By Linda Hsieh, Managing Editor
The need for more effective collaboration among operators, drilling contractors and service companies emerged as a key theme during the plenary session at the 2015 SPE/IADC Drilling Conference on 18 March in London. Industry leaders representing BP, KCA Deutag, Schlumberger, Shell and Statoil also highlighted the critical need to drive continuous performance improvements – a need that the panelists said exists irrespective of oil prices. “Some of the good conversations I’m having with our service companies and drilling contractors right now is saying, ‘Actually, this isn’t about the oil price.’ The things we’re talking about (to improve performance) hold good for $50, hold good for $100,” Gary Jones, Head of BP’s Global Wells Organization, said.
Mr Jones was joined on the panel by Steve Kaufmann, President of Schlumberger Drilling & Measurements; Arne Lyngholm, Statoil Chief Engineer of Drilling Technology; Ivan Tan, Shell VP of Wells and HSE; and Jack Winton, President of KCA Deutag’s Operations Division. Eithne Treanor, MD of E Treanor Media, served as moderator for the session, which was conducted in a townhall meeting style.
The panel recognized the vital role that technical innovations – in everything from MPD to rotary steerables to integrated workflows – have played in pushing performance to where it is now. In the Gulf of Mexico subsalt, for example, Mr Kaufmann said that drilling time has decreased from 10 days/1,000 ft to 1 day/1,000 ft over the past decade. “We’ve seen significant improvements in drilling performance as a result of technology application. Now, as we go into the world that we’re in today, the onus is on us – as an industry – to ensure that we keep the focused approach on applying technology smartly,” Mr Kaufmann said.
To facilitate the technology uptake process, however, being able to quantify value will be an essential driver. Simply pushing technology from the research side is not going to be enough; a business need must be demonstrated. “When we are looking at new technology, technology development, technology piloting and technology implementation – if there is a strong need from the business, there are no obstacles,” Mr Lyngholm said. “But I can tell you there are quite many obstacles if you don’t have that passion from the business side.”
Throughout the discussion, the panel did not shy away from recognizing the economic difficulties that all oil and gas companies face today. Capital budgets are being cut across the board; inevitably, this means that unit costs will have to come down. Yet, at the same time, operators realize they must take a long-term view of E&P activities – some deepwater fields being developed today may not come on-stream for 10 more years.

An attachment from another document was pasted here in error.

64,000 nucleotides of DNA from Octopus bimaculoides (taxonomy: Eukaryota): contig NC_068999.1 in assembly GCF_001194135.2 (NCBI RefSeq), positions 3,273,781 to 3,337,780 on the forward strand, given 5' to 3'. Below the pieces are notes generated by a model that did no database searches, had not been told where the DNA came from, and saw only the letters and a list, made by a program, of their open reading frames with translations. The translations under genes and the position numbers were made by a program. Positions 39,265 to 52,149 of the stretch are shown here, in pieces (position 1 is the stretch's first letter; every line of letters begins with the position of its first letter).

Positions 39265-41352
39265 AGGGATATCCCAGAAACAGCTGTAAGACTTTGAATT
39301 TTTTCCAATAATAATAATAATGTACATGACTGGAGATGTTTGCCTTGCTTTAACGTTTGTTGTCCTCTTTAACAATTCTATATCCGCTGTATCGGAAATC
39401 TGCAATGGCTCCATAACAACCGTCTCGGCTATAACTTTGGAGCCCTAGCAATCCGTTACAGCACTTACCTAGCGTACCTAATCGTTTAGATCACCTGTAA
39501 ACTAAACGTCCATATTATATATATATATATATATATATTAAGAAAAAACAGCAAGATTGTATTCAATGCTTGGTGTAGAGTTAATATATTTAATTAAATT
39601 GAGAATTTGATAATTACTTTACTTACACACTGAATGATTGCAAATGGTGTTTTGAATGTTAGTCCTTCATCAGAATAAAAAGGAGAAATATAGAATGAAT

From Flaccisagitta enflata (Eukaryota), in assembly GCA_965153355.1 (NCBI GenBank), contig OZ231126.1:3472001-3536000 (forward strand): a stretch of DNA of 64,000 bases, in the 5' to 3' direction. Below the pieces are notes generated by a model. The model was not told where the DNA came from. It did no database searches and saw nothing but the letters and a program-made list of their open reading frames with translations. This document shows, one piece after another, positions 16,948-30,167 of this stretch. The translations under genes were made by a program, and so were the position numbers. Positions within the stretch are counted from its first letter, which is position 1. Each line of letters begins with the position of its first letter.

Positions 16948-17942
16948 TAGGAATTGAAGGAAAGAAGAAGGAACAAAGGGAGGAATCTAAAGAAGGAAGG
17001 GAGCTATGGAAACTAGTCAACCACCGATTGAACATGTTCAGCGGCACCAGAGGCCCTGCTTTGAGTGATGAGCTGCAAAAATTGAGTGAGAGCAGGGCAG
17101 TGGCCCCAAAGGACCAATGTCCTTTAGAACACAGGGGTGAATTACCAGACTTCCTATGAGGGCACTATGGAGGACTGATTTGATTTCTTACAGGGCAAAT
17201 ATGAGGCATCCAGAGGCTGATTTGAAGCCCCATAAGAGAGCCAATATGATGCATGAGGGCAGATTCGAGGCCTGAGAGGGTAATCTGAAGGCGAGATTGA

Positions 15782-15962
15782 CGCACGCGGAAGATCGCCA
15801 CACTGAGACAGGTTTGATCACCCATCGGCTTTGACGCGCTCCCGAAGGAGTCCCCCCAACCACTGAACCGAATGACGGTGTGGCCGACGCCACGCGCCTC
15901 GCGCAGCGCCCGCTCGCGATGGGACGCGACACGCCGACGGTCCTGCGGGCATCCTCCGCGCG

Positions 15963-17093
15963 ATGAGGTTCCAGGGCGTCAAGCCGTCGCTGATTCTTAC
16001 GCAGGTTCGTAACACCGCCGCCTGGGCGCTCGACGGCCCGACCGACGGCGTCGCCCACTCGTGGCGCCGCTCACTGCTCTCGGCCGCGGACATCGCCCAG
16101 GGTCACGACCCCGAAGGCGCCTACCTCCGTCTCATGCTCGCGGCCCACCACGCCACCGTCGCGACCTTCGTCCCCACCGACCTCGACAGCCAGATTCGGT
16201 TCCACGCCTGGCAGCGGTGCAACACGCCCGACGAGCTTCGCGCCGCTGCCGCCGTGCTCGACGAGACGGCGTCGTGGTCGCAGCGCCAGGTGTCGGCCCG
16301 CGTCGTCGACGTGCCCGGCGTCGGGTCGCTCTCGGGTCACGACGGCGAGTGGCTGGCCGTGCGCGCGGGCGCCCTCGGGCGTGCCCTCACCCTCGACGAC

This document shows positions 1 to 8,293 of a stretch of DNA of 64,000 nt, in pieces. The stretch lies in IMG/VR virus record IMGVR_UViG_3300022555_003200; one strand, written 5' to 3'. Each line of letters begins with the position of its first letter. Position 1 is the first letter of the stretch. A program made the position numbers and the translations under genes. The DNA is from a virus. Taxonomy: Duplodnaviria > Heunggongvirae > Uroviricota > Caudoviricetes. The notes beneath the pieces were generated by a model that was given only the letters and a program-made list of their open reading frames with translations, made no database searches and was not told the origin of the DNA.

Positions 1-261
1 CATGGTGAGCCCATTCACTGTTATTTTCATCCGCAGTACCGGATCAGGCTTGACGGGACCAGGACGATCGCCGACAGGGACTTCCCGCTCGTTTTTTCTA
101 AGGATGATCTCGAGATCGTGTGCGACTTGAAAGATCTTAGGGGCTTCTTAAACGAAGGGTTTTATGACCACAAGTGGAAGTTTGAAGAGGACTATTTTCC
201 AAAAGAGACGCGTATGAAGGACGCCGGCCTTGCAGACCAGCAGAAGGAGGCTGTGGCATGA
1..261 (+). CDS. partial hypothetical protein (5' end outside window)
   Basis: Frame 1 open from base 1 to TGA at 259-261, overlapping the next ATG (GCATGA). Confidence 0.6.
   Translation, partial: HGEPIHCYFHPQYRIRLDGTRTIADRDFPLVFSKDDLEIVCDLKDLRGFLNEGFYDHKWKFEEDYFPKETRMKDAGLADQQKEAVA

“What we need to do is to look at doing things more effectively,” Mr Jones said. “From the oil company’s perspective, it’s not in our interest at all to cut the margins of our contractors or suppliers because, if they do that, it means they won’t be able to train their people and they won’t be able to bring the technology that we need. We won’t get a sustainable future.”
Compared with the 2008/2009 downturn, Mr Jones said, industry players are working together better this time to communicate objectives and find alternative solutions. “Clearly we need some relief on unit cost – but also where are the inefficiencies and where are the performance opportunities where we can bring down the overall cost of drilling these wells. I honestly believe that if we do that, we’ll get to a place where the margins can increase, the costs come down, and we can deliver these reserves.”
Another form of collaboration may emerge through risk sharing, Shell’s Mr Tan said. Instead of continuing with current contractual agreements where operators shoulder the bulk of the risk, he said, the industry should look at models that better align the motivations of both the oil company and the service company. Incentivization schemes, for example, could bring both parties an upside if a project goes well but spread the risk around if things don’t go as planned. “It’s about finding where that starting point for a discussion is,” he said.
“I really believe that we’re at a stage where we can do something to really make a change that’s sustainable,” Mr Tan continued. “What we don’t want to do is for the oil price to go back up in 18 or 36 months, then we forget all that we discussed and we’re back to doing business as usual again.”
Regardless of the economic situation and any alternative contractual models that may emerge, however, panelists agreed that HSE will remain a core value – no matter how the market changes. Mr Winton said the industry strongly recognizes that the protection of employees and the environment is a moral imperative. “We can’t let any of the cost pressures we’re all under at the moment have any effect on that,” he said.